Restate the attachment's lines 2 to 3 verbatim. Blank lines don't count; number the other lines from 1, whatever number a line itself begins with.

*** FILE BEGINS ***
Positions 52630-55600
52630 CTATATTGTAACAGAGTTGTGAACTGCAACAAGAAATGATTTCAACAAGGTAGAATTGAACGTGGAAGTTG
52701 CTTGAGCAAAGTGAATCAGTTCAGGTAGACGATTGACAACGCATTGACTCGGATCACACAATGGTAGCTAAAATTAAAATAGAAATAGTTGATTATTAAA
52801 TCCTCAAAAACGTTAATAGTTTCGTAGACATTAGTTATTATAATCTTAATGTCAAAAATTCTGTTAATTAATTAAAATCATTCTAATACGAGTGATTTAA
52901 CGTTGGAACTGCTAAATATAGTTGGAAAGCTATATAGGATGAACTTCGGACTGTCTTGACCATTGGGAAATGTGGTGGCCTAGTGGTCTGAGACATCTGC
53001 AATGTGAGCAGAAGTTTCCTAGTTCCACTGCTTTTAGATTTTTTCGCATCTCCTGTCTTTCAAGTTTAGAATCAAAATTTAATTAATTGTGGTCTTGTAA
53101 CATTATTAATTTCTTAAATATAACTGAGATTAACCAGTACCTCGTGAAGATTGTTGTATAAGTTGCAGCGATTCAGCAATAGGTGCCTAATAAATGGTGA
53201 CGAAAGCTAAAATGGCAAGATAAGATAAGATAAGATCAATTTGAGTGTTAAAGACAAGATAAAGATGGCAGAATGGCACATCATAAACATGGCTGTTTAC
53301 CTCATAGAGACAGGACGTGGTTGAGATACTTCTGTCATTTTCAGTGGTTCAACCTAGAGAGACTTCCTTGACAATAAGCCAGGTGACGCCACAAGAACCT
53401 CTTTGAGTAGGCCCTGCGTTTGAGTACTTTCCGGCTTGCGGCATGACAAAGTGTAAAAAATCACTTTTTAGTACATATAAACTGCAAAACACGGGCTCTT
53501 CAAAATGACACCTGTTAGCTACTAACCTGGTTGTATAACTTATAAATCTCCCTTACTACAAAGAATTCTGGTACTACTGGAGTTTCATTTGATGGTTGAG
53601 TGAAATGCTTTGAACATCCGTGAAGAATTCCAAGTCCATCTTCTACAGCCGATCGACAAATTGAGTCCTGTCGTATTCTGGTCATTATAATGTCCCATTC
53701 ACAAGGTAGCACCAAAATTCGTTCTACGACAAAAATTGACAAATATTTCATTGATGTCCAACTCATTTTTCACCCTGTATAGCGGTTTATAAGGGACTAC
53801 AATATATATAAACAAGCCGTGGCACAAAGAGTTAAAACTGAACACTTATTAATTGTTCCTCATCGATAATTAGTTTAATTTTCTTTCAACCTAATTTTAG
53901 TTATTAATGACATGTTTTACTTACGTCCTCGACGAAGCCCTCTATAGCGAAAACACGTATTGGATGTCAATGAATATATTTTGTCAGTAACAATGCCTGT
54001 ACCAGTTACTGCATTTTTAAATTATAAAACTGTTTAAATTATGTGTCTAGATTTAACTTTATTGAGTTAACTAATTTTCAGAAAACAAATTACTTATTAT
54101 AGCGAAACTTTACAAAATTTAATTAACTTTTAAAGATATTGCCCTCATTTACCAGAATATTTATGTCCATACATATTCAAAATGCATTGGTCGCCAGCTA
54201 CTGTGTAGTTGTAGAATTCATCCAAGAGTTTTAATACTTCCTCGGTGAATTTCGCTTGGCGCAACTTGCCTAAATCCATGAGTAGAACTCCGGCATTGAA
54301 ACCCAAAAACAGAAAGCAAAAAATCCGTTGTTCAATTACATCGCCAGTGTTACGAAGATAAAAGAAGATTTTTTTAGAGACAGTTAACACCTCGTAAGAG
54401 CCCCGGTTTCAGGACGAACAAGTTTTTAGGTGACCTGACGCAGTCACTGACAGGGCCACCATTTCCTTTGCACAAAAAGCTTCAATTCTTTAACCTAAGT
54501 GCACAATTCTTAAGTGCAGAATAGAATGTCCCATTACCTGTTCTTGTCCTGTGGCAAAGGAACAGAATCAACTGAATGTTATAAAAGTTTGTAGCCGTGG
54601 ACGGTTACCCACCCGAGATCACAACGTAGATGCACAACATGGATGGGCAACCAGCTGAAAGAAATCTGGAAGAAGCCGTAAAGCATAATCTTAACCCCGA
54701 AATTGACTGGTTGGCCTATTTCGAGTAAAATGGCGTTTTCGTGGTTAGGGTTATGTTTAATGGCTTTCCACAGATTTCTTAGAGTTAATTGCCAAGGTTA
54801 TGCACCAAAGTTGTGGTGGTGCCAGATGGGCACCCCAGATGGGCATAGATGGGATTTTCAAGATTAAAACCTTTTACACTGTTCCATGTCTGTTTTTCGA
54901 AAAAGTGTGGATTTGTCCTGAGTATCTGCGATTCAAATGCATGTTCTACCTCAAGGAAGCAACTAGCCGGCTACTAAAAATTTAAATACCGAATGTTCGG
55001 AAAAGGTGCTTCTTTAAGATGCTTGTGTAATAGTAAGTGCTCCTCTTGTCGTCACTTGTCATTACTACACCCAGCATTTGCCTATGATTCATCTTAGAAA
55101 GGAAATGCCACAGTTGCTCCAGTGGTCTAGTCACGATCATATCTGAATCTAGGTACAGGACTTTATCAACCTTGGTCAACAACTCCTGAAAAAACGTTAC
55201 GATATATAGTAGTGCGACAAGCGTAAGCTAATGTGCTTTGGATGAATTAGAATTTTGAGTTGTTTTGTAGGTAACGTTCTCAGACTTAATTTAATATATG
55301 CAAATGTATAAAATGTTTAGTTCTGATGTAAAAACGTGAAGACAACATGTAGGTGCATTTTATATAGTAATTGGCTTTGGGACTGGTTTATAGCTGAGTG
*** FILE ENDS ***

52630 CTATATTGTAACAGAGTTGTGAACTGCAACAAGAAATGATTTCAACAAGGTAGAATTGAACGTGGAAGTTG
52701 CTTGAGCAAAGTGAATCAGTTCAGGTAGACGATTGACAACGCATTGACTCGGATCACACAATGGTAGCTAAAATTAAAATAGAAATAGTTGATTATTAAA